[unisog] another round of bogus DMCA notices
Stephen John Smoogen
smooge at unm.edu
Tue Oct 31 17:48:50 GMT 2006
Michael Holstein wrote:
>> What do you mean by "bogus" or "non-existent?" If the IP addresses
>> are valid within your netblocks, but are just not active at the time
>> you look (or you are just doing "ping IP-ADDRESS" to verify, I
>> would assume some clever miscreant has simply decided to start
>> doing short-lived IP aliasing, firewalling, or something else
>> designed to make verification of piracy harder. You may have
>> to start logging traffic across your border to verify the claim.
> I do log all the traffic (pix doing debug logging + argus behind that).
> I also log all the DHCP traffic, and Ciscoworks polls the switches
> several times a day, all of which gets put into a database.
> On the day in question (as well as several before and after) I have no
> argus records of any successful connections in/out (just a few inbound
> TIM missses on ports that are open into that net but didn't find the
> host). I also don't have any traffic on the PIX, except for a bunch of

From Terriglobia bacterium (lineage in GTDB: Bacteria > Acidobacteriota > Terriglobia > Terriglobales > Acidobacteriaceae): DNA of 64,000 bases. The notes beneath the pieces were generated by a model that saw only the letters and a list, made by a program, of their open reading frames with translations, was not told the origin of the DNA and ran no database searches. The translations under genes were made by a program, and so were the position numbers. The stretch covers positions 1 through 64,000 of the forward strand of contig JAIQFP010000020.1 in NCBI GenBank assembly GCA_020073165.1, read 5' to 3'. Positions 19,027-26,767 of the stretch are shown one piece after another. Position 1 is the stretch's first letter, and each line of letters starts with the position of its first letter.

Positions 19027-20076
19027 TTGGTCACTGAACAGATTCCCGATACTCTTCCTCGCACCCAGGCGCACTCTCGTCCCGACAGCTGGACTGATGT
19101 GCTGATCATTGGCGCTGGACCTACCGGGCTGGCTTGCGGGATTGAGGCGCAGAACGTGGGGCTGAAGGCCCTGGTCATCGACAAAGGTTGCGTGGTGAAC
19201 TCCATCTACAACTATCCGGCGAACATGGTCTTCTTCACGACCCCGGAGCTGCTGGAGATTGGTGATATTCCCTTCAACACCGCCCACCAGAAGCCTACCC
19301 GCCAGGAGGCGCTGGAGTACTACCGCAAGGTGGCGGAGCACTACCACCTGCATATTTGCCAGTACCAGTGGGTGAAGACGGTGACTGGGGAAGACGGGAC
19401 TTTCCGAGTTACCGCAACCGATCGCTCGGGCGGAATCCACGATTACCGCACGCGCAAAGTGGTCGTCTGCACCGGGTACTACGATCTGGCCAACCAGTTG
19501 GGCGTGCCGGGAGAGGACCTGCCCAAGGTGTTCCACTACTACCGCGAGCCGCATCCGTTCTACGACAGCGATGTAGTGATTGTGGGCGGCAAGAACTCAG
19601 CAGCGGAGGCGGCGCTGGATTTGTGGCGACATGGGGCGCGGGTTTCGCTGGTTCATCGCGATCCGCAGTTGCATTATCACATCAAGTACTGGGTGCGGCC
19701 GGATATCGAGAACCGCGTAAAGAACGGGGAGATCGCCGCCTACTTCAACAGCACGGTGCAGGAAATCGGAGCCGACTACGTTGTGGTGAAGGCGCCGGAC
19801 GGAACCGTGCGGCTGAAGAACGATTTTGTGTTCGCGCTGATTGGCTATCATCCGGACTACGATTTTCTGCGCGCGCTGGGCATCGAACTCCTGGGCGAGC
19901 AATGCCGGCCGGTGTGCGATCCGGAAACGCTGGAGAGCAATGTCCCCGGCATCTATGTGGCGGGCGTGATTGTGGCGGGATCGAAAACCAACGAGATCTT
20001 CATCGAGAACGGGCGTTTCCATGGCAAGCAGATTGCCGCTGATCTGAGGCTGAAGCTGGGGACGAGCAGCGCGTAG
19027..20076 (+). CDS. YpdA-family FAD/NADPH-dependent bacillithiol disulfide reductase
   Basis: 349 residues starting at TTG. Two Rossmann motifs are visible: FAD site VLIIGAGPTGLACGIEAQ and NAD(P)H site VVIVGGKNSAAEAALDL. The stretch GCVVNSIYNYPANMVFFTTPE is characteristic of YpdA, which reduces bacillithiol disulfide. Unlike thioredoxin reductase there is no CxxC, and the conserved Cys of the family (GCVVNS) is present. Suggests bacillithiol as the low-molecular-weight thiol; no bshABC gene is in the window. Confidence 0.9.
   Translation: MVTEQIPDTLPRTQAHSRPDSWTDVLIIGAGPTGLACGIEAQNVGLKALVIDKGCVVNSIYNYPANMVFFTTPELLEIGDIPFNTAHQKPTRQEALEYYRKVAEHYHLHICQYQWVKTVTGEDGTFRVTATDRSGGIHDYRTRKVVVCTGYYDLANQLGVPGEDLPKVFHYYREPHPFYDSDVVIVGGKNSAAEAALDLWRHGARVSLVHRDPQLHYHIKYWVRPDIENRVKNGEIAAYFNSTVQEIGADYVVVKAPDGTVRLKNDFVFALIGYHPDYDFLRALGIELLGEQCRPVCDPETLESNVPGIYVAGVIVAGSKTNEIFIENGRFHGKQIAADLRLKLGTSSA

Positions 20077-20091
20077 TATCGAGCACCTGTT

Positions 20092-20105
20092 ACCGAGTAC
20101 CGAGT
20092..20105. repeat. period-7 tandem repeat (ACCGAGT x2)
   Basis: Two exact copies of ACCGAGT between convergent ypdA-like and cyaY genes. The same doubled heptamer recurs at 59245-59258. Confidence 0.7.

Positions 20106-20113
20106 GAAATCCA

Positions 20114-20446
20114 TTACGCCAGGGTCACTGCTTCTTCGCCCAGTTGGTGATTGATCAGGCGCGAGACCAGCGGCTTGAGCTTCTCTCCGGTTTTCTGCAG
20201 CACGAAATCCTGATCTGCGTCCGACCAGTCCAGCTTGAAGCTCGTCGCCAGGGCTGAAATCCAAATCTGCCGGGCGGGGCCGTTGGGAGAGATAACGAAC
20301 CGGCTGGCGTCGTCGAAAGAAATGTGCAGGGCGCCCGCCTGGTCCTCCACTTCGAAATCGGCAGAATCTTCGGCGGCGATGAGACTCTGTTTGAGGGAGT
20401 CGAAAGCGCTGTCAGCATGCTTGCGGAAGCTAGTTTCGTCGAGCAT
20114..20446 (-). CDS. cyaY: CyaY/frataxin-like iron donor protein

> UDP denies (which interestingly, do reflect eDonkey traffic -- the
> protocol specified in the complaint).
> Since I already know that Mediasentry (et.al) do not ever actually
> connect to the host to verify it's really presenting a copy of the
> purported pirate work -- they just scrape the directory -- I assume some
> clever person (maybe the same folks that seed bad files) is poisoning
> the directory with bad information.
A while ago I worked at an organization that was getting tons of DMCA
responses for networks they owned, but were darknets. Our network
engineers were helpful in showing that the data didn't originate from us
(we logged all packets leaving and entering the space). This however
didn't stop the deluge and the eventual lawyer notices, so the network
engineer went on a fishing expedition and found that an ISP in
California (I think) seemed to be accepting netroutes to dark-space.
Basically some pirate organization was feeding them RIP's saying that
you could get to 126.96.36.199/255.255.255.0 (and a ton of other places)
through this spot. They would then feed their cam-corded (or
direct-copied) first run movies out through this to the various p2p
networks. Only people on the ISP and peered networks could get to it,
but they would then relay the info out from there. It turned out that
the sentry company was also on a peered ISP and was able to scrape the data.
Stephen Smoogen -- ITS/Linux Administrator
MSC02 1520 1 University of New Mexico Albuquerque, NM 87131-0001
Phone: (505) 277-7343 Email: smooge at unm.edu
How far that little candle throws his beams! So shines a good deed
in a naughty world. = Shakespeare. "The Merchant of Venice"
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